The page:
Prospects for the African Power Sector - Scenarios and Strategies for Africa Project





Main Geographic Focus: 


RE&EE Category Taxonomy: 

  • Policy and Strategy

File Tag: 

  • Market analysis



Electricity has become an indispensable prerequisite for enhancing economic activity and improving human quality of life. Agricultural and industrial production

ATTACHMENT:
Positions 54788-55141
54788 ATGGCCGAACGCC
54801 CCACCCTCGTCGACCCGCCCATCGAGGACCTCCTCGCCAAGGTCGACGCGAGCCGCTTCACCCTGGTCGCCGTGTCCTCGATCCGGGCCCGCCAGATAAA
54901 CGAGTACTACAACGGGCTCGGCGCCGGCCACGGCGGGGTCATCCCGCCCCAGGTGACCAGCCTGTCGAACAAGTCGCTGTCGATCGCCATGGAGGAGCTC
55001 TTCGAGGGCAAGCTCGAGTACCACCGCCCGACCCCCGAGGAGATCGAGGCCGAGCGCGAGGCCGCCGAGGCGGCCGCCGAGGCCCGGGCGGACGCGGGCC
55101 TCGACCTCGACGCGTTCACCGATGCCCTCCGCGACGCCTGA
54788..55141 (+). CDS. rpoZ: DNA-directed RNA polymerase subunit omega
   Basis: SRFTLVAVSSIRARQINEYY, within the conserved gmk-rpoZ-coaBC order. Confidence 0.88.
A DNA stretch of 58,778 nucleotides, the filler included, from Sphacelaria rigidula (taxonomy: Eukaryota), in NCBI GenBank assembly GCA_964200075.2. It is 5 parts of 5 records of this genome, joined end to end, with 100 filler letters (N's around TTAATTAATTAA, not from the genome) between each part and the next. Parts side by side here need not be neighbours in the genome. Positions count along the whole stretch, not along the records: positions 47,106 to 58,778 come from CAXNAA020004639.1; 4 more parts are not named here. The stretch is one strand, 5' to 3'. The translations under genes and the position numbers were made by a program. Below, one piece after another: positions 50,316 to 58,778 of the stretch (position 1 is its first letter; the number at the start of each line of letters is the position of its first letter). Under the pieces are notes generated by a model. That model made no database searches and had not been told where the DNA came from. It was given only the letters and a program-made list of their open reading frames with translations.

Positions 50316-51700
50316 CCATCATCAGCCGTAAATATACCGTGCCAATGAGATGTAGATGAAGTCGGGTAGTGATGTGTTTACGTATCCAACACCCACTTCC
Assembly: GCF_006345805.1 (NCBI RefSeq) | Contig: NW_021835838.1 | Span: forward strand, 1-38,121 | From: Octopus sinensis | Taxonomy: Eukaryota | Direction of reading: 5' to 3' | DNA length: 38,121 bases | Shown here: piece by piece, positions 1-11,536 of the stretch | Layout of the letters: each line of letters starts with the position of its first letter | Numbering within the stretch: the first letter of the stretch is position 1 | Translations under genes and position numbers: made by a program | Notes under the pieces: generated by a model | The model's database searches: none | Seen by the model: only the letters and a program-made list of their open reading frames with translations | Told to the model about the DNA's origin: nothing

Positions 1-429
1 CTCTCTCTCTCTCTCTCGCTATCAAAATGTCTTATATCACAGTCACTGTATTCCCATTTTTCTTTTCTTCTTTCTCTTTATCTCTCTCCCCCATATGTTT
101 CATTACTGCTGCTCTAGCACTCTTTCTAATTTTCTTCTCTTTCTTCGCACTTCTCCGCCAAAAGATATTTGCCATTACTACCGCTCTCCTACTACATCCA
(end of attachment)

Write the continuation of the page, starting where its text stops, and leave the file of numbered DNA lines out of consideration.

processes are made more efficient through the use of electricity. Households need electricity for many purposes, including cooking, lighting, refrigeration, study and home-based economic activity. Essential facilities, such as hospitals, require electricity for cooling, sterilisation and refrigeration. Africa currently has 147 GW of installed capacity, a level comparable to the capacity China installs in one or two years. Average per capita electricity consumption in sub-Saharan Africa (excluding South Africa) is just 153 kWh/year. This is one-fourth of the consumption in India and just 6% of the global average. Nearly 600 million people in Africa lack access to electricity. Electricity blackouts occur on a daily basis in many African countries. Faced with this situation, people and enterprises often have to rely on expensive diesel power generation to meet their electricity needs, costing some African economies between 1% and 5% of GDP annually. To meet its growing demand Africa has an urgent need to raise the level of investment in its power sector. Analysis of a range of country and regional studies suggests the continent will need to add around 250 GW of capacity between now and 2030 to meet demand growth. This will require capacity additions to double to around 7 GW a year in the short-term and to quadruple by 2030. The magnitude of the investments required is such that governments will need public-private partnerships in order to scale up investment in generation capacity. While access rates are improving in some countries, the business environment and policy framework are still not sufficiently robust to attract the level of private investment required to install the additional 250 GW by 2030. Many African countries are burdened by opaque policy frameworks and excessive red tape, while electricity subsidies and government mandated pricing often hinder sustainable business investment. Renewable power generation technologies alone will not meet Africa’s energy challenges. For example the policy framework, manufacturing base, social issues related to energy need to be considered as well. Africa faces a unique opportunity as nearly two-thirds of the additional capacity needed in 2030 has yet to be built. The continent can benefit from the recent global progress and cost reductions in renewable power generation technologies, to leapfrog the development path taken by industrialised countries and move directly to a renewable-based system.

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